We haven’t talked too much about Class C RVs, and we won’t again on this list, but it's worth pointing out that the right Class C vehicle can offer some very versatile options and luxuriousness. Basically, a Class C is a cutaway of a work van—it’s the classic look of the bedroom hanging over the cab of the camper. The Thor “Super C” takes this concept even further by putting the camper on the chassis of a Ford F-550. That means it’s got massive amounts of power (it can tow an incredible 10,000 pounds) and a lot of room for living. Don’t believe me? How about a king-sized bed, an almost full-sized fridge, dual air conditioners and, oh yeah... for all of you big guys out there, seven-foot-tall ceilings. I’m 6’5”, so I’m already sold. I guess I’ll take the dual 4K flatscreens, too. Why not, for $140,000?
Pop-up tent camper trailers aren’t quite the same as Toy Haulers, mostly because they can’t carry anywhere near as much as a Toy Hauler can (hence the name “hauler”). But what they can do is make a dad with a family on a budget very happy. The best of the bunch is the Forrest River Rockwood trailer, which is ultra-lightweight (less than four thousand pounds), ultra-streamlined with a low profile (fuel economy, anyone?) and very habitable. It has beds on either end of the side pop-ups, a full kitchen area, a shower, and a sitting room. However, the thing that'll make dad really happy is the cost—only about $20K for this baby. It’s definitely not traveling in a luxurious Class A bus or even a fully appointed Class-B, but it’s still a very cool way to get out on the open road to adventure.
Remember those old camper pop-tops? You probably still see them in people’s yards with weathered “For Sale” signs on them—I know I do. But there’s a new generation of camper vans out there, and the pop-top design has made a bit of a comeback. Take the ModVan, for example, which is based on a Ford Transit platform. That’s right—this camper started life as a work van. That’s an important selling point for this one, too, as you can actually remove pretty much all of the RV components in the van and turn it into an everyday work van. It’s a neat touch although also a lot of work. The ModVan, when it’s in full-on RV mode, can sleep six people and has a kitchen and a bathroom area as well its own furnace. The pop-top even looks pretty cool, believe it or not. The best part, though, is that dad only has to drop $65,000 to get one.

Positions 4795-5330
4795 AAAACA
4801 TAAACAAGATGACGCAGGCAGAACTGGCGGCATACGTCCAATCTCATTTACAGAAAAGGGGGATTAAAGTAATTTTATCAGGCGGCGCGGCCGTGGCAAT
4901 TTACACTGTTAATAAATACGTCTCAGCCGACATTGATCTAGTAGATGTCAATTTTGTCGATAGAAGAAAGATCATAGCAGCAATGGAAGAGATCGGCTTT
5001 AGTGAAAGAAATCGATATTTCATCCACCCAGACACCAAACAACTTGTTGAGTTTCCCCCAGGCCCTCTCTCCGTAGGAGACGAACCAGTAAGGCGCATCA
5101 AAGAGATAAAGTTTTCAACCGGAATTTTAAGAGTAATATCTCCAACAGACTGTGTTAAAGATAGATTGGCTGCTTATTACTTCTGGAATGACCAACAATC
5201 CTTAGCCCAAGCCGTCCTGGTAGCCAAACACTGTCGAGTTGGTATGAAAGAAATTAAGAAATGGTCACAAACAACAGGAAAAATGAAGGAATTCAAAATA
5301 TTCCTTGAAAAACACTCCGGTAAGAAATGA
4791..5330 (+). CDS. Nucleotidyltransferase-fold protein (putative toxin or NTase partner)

Back we go to the classic Winnebago line of RVs. But this time, we’re going to dream up something a bit larger for ourselves—not too large, of course, because we don’t always need all the space in the world. Let’s instead talk about something that’s comfortably large enough for a family of four. The Via is a Class A motorhome, so it’s supposed to be big and stylish—and it is, but it’s also very manageable. It’s only about 26’ long and sits on a Mercedes-Benz Sprinter platform. That means it has a turbodiesel V6 which adds good fuel economy and handling to a class of RV that usually creates lumbering gas guzzlers. It has a loft bedroom up top to sleep two and a queen-sized bed in the back. It wouldn’t be a Class A if it didn’t also have shower facilities and a kitchen with stovetop and fridge/freezer combo. The Via is a pretty cool look, starting at around $130,000.
It’s amazing to me just how many awesome RVs are out there and what they do and don’t offer. For example, the Hymer Aktiv offers a full shower in a class B RV. That may not seem like that big a deal if you’re dealing with some of the road monsters on this list that have in-law suites, but for an RV that's based on a Dodge Ram platform, it’s a pretty impressive feat of engineering. So is the cool dining/family area with the raised headrest seats and the stainless-steel sink in the kitchen. It can actually sleep four if you break down the family area, but the queen bed in the rear might be enough for mom & dad if they decide to leave the kids at home for the weekend. The Aktiv also comes in at just under $100,000.
Sometimes, if you want to travel in style, you have to spend money. That should basically be the mantra for all RV owners because none of them come cheap, even the ones that advertise themselves as being so. $65,000, which is the base for a nice Class B motorhome, isn’t chump change for anything. But it also certainly isn’t a cool $1 million, which is what the Newmar King Air 4553 starts at. Yes, you heard me right—$1 million is the base price. For that heap of cash, you get a huge bedroom area—think like you were in a real master suite in a house—and a kickass sound system that can turn the whole thing into a disco bus. The driver gets an integrated tablet on a side console that controls the whole damn vehicle, down to the garbage disposal. Oh yeah... it also has adaptive cruise control with collision mitigation tech and lane-departure warning systems, so the driver can mess with that tablet without watching the road.